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Prepping For Hip Surgery: A Surgeon’s Tips

There’s plenty you can do to prepare yourself for the operation and your recovery.

As a hip surgeon, I know how people sometimes feel about operations. It can take a little time and courage to opt for surgery. And that’s completely natural. Operations can feel daunting. Even when you’re confident they will change your life for the better.

But let’s say you’ve decided to take the plunge and have a hip replacement. Or that you’re very close to deciding. What happens then? The good news is that there’s plenty you can do to prepare yourself for the operation and your recovery. Here are my top tips for doing just that…

Do what you can…

We all know exercise is important. Pre-op: doubly so, since your muscles will be out of action for a while. Build them up beforehand and, logically, you give yourself a head start. But do you notice a problem here? Many hip patients have replacements precisely because they can’t do exercise. Your hip hurts! Exercise is painful. So my advice to patients is: do what you can in the circumstances. Go for gentle walks. Do gentle stretching. Swim if you can. Try to keep yourself as fit as possible, without making yourself miserable.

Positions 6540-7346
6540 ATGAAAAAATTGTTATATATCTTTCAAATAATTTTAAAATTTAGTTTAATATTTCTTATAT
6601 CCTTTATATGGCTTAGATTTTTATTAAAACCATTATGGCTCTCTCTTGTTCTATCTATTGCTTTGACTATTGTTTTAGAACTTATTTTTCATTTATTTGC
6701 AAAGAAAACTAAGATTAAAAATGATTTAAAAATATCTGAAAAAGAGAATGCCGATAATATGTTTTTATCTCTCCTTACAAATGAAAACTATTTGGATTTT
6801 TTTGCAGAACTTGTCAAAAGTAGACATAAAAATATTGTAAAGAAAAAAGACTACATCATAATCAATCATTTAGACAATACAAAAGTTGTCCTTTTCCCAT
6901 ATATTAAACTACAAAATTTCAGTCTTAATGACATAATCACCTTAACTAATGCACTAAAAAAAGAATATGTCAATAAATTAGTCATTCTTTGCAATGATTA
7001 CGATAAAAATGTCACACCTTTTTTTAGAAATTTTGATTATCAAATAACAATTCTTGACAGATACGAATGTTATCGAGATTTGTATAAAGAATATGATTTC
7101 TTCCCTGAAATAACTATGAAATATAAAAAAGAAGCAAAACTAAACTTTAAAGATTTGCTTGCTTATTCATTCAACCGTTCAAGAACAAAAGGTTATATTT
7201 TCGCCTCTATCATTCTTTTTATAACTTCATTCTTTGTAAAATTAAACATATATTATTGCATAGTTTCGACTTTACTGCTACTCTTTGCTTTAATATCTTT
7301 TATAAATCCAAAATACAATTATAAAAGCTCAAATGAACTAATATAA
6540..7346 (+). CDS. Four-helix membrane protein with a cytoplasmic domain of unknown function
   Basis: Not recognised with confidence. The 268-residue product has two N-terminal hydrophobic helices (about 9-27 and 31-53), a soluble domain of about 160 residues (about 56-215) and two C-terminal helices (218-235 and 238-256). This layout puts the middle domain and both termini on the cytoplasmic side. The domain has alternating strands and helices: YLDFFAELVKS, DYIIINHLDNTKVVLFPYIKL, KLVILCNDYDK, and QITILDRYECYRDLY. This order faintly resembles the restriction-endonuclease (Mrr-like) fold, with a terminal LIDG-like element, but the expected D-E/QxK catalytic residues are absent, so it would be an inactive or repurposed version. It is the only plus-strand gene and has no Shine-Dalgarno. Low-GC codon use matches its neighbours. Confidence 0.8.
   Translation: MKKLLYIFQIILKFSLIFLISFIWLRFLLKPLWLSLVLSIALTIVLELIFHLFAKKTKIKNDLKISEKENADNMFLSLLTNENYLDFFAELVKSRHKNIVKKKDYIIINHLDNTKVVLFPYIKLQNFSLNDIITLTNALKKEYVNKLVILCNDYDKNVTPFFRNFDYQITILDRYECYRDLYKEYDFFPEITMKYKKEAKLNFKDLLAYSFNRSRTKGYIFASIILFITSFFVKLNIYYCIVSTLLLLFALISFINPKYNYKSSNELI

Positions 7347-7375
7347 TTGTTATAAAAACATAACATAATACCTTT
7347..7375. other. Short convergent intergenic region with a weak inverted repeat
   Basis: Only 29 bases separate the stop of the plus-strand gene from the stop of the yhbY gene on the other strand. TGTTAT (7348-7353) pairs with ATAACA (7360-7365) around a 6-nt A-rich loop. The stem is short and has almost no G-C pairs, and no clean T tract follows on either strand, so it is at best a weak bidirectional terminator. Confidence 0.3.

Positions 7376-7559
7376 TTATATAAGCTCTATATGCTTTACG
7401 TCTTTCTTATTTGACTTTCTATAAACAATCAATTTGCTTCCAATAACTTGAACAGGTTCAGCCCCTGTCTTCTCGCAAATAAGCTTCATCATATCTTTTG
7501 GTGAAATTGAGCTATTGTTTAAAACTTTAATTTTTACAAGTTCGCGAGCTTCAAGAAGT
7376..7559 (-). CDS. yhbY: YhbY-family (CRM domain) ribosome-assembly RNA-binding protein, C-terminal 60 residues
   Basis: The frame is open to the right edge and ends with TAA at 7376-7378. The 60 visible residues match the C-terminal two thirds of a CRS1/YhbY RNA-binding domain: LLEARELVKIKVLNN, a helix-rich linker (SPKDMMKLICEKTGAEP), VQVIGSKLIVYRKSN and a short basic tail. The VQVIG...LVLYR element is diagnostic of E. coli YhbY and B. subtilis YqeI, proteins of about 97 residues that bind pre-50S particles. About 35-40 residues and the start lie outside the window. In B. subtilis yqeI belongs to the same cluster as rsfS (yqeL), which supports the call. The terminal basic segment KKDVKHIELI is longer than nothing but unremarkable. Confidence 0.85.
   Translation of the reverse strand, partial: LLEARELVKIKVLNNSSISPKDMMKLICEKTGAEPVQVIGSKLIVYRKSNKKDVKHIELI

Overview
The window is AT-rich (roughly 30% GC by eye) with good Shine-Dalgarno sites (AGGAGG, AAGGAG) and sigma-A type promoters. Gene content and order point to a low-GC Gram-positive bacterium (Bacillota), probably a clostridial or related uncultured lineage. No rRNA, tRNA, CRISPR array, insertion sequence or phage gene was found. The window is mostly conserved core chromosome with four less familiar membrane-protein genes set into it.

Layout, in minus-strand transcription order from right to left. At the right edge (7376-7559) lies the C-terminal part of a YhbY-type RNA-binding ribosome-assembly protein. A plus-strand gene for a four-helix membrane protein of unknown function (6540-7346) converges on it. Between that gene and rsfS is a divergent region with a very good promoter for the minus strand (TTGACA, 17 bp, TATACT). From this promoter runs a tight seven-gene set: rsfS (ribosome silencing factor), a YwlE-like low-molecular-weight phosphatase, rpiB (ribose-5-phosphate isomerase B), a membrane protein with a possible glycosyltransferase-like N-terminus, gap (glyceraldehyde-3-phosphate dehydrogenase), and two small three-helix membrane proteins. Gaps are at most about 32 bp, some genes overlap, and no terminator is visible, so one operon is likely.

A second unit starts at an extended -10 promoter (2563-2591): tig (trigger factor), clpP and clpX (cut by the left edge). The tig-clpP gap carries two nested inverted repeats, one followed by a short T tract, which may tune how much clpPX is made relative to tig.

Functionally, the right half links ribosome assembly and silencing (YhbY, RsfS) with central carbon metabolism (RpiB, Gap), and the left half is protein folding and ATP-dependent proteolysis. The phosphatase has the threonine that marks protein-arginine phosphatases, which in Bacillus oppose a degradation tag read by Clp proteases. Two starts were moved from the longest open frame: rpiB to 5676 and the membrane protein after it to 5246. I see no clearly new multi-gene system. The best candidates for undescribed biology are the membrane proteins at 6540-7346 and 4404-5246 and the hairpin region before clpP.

Lose what you can...

What goes for exercise also goes for the waistline. The more weight you carry, the harder it is to get going again after surgery. You’ll be putting extra force through your hips. Your muscles will therefore have to work harder. Your recovery may therefore be slower, and potentially more painful. Losing weight also means your heart doesn’t have to work so hard, which means you reduce the risk of complications like a heart attack. So, again, do what you can to achieve a healthy weight before surgery.

Prep your questions…

If you’re anything like me, you’ll find yourself thinking up Important Questions to Ask at random times of the day – only to forget them when you need to ask them. So find a notepad and pen. Keep a list of questions as they occur to you. They might be about the surgery itself, or recovery, or aftercare. Or anything in between. I use 30-minute consultation slots for just this reason, to give my patients a decent space to air their queries and concerns. Having a list of prompts is an excellent way to get all the answers you need.

Clear the diary…

We usually recommend that you take three months off following replacement surgery. That may sound like a long time. Working-age men often have a tendency to think they’re invincible! “I’ll have the op,” they think, “and be back to work the following week.” I tell them, gently, to think again. You’ll be overwhelmed with tiredness for the first few weeks. Your ability to make decisions will be impaired. It’s rather like having prolonged jetlag. Surgery takes a toll, so you need to factor that in.

Read ahead…

Following surgery, you’ll be discharged with a full physiotherapy plan and a list of exercises to do at home. But there’s no reason why you couldn’t get yourself up to speed beforehand. I have a little booklet that covers the basics: what to expect, how to live with your new hip. It’s well worth a read. I’m also helping to develop a new app – My Recovery – which will provide patients with a day-to-day guide to what they should be doing after surgery. More on that in a future blog…